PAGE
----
There can be no other word for the event other than successful. Attending Hmong Culture Night and seeing the talents of my people come to manifest via my first language is something that has never happened before. It was a privilege and opportunity. Growing up in America as a child of first-generation immigrants was and probably will always be a challenge on so many different levels. Naturally, this includes language, because English was not my parents’ first language. Growing up and speaking exclusively in Hmong up until grade school was not a pleasant change. English engulfed my thought process, actions, conversations, and an endless amount of things that revolved my everyday life. Before I realized it, the only words I knew how to say in my native language were “not home” and “working” for the occasions when elders called or came over when my parents weren’t home. There have been many obstacles along the way of reclaiming language for myself. I eventually did learn most of the Hmong language again, but since starting college, keeping in touch with my language has been difficult. After experiencing Hmong culture night, I went to enroll in next fall’s Hmong semester one course.

I want to learn my language in the fullest way possible. I want to be able to stand next to my people and not have to resort to English because I lack of knowledge in the language I call my first.  One of the most prevalent barriers in the Hmong community exists between the first and second generations of immigrant families. Fighting to keep the culture and language alive continues today and thankfully this is possible through university language courses, allies, community, and events such as Hmong Culture Night.

Read more stories recapping APIA Heritage Month here. 

APIA Heritage Month: Reflecting on Racism, Media, and Sexuality

May is National Asian/Pacific Islander American (APIA) Heritage Month. In recognition of the month, members of Asian American Student Union (AASU) have contributed articles to spotlight important issues within the APIA community.  AASU members Gao Lu Moua, Xao Yang, and Tshiabdua Yang reflect on workshops discussing racism, stereotypes, media, and sexuality. 

Workshop participants in a large group sharing stories of their experiences with racialized incidents.

How to Deal With Racism Workshop: I attended AASU’s “How to Deal With Racism Workshop” that was facilitated by three of their very own members. I found the workshop to be serious, but at the same time engaging and fun. After some icebreakers, we were divided into groups and given scenarios of different experiences of racism and racial discrimination. My group’s scenario was racism in the workplace amongst coworkers; our story derived from something that had actually occurred between an Asian American girl in our group and her coworkers who, throughout the day, made comments to her about a paper crane (which was placed near the store’s cash register by a random customer). They automatically assumed she made it because she was Asian.  We discussed how others who don’t deliberately make these comments may not see how this can really be offensive. Following each scenario, we also talked about ways that people could respond to these situations that unfortunately happen often in our daily lives.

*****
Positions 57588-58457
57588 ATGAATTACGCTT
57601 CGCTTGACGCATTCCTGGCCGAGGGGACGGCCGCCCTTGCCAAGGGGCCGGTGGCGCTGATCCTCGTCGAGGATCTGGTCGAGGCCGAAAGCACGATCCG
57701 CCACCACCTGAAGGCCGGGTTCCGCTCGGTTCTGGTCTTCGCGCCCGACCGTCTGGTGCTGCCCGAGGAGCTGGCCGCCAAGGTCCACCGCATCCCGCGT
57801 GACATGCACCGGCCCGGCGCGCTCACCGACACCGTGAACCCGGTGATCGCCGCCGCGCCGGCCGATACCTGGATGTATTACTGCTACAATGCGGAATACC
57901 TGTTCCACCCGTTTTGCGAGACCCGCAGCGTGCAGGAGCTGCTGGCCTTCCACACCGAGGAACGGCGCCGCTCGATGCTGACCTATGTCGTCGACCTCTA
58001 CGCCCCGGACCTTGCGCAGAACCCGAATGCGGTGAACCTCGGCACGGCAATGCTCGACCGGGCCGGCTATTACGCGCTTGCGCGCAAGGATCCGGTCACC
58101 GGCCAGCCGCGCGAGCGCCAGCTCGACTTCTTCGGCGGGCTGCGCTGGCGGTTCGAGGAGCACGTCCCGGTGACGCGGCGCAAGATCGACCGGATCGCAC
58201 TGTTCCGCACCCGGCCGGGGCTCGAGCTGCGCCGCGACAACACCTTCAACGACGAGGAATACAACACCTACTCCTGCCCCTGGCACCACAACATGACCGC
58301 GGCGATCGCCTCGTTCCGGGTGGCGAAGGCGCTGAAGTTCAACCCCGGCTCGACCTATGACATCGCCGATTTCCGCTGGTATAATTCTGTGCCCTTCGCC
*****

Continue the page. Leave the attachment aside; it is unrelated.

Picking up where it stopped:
I’m very grateful for events such as this Racism Workshop put on by AASU. Often times on campus, I feel as if I have to prove something to the majority or assimilate to fit in with them, but when I go to events such as this one, it reminds me that there are people who understand where I am coming from, who know the every-day struggle, who have a sense of what I feel, and who show me there is nothing wrong with being Asian American. –Gao Lu Moua

Asian Americans in the Media: In February, AASU held a discussion on Asian Americans in the Media, with a special focus on celebrities and how they reinforce or break stereotypes and how they address culturally sensitive topics.  We talked about the portrayal of Asian Americans in mainstream media through Harold and Kumar Go to White Castle and the hyper-sexualization of Asian American women through Lucy Liu’s character in Charlie’s Angels. We also discussed how the significance of the Far East Movement and the emergence of Jeremy Lin are changing the public dialogue of Asian American media representation. Important questions were raised about the dynamics of Asian American identity as seen in media culture, such as who has the ‘right’ to make fun of Asian Americans, and when is it okay (if it is ever okay) and when is it not okay? What are the underlying assumptions at play that can infuriate Asian Americans and what is considered culturally acceptable?   It is a rare opportunity for Asian American students to be able to come together and have discussions surrounding cultural identity. When these events do occur, they bring about unique perspectives and a much needed dialogue.  –Xao Yang

Participants were later able to break up into small groups to continue sharing stories about how their Asian American identity has impacted their view of sex and sexuality.